Although infrequent, tsunamis are among the most terrifying and complex physical phenomena and have been responsible for great loss of life and extensive damage. Because of their destructiveness, tsunamis have important impacts on the human, social, and economic sectors of societies. Over the past 3500 years, there have been 279 fatal tsunamis and more than 600,000 deaths. The worst catastrophe in history was the 26 December 2004 Sumatra, Indonesia tsunami that killed 228,000 people in 12 Indian Ocean countries and caused $10 billion in damage. The Pacific Ocean, however, is where 75% of the world’s tsunamis occur. 99% of the deaths were caused by local tsunamis, which are those hit in less than 1 hour tsunami travel time. Since 80% of the tsunamis are generated by shallow great earthquakes, shaking and damage from the earthquake is the 1st hazard to address before the tsunami arrives.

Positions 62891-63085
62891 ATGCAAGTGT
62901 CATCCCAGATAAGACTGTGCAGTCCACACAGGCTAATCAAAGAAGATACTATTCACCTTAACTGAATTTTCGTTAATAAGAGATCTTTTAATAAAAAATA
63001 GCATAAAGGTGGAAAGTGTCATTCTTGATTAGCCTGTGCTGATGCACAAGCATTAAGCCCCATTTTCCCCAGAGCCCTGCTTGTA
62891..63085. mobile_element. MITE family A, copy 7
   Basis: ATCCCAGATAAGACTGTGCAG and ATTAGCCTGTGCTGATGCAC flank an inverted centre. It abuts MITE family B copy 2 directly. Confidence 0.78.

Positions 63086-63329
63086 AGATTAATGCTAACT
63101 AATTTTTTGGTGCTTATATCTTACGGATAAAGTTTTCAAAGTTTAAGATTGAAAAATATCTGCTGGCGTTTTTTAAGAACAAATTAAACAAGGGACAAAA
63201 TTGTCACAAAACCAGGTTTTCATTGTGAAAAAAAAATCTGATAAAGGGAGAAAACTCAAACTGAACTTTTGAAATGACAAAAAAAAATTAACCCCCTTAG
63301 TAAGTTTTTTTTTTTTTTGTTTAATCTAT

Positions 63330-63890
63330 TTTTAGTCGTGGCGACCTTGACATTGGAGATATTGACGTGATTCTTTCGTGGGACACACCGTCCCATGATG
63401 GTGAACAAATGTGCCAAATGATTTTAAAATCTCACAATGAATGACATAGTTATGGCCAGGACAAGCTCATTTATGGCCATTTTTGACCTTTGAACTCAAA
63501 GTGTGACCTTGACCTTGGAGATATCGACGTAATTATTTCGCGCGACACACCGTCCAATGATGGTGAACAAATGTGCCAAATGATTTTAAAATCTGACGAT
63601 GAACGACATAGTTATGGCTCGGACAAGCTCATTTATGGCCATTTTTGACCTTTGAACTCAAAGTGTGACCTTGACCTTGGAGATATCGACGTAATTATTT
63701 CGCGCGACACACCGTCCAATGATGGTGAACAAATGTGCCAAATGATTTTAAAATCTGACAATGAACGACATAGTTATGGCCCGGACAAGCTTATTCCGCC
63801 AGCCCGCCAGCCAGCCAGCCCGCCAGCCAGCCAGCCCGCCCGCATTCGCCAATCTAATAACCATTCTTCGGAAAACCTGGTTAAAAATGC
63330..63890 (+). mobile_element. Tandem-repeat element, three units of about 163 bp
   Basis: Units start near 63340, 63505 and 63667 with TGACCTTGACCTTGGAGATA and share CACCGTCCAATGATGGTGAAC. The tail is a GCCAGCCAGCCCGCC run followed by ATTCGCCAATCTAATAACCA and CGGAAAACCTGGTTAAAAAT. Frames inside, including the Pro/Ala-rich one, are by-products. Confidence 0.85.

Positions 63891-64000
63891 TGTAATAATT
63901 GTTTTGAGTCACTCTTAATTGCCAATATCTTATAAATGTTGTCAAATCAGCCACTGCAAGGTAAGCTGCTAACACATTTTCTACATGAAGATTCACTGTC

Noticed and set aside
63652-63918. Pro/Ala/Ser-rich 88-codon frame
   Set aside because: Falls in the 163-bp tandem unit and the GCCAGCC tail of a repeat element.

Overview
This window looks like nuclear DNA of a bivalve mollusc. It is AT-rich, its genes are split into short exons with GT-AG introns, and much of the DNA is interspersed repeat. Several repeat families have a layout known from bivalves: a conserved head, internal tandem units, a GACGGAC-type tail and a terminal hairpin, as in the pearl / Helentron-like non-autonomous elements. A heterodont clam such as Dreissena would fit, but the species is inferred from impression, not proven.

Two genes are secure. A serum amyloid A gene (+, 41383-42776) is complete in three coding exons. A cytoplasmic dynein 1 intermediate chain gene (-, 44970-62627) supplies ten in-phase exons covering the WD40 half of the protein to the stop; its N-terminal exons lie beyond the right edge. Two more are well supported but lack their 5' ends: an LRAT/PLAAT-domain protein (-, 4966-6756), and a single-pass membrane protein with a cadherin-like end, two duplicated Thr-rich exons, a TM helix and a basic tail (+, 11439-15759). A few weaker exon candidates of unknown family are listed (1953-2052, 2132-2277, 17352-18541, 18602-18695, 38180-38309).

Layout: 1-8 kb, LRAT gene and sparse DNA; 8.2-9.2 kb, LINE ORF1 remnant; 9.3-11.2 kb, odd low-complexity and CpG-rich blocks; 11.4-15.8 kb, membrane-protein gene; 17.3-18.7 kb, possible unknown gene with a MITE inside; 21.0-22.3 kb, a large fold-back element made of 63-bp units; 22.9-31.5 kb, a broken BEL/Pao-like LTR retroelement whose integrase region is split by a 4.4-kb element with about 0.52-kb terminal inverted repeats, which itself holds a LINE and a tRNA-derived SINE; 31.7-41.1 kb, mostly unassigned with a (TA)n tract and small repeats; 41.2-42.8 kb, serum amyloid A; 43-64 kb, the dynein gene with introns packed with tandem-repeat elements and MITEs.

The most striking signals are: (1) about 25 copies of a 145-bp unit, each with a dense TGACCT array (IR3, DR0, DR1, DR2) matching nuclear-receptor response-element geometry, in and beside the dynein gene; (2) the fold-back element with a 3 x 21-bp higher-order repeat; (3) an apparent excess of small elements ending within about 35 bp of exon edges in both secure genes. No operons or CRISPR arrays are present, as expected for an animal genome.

In Japan, which has one of the most populated coastal regions in the world and a long history of earthquake activity, tsunamis have destroyed entire coastal populations. There is also a history of severe tsunami destruction in Alaska, the Hawaiian Islands, Indonesia, and South America.The last major Pacific-wide tsunami was the 11 March 2011 Japan tsunami which killed more than 18,000 in Japan and 2 persons in the far field.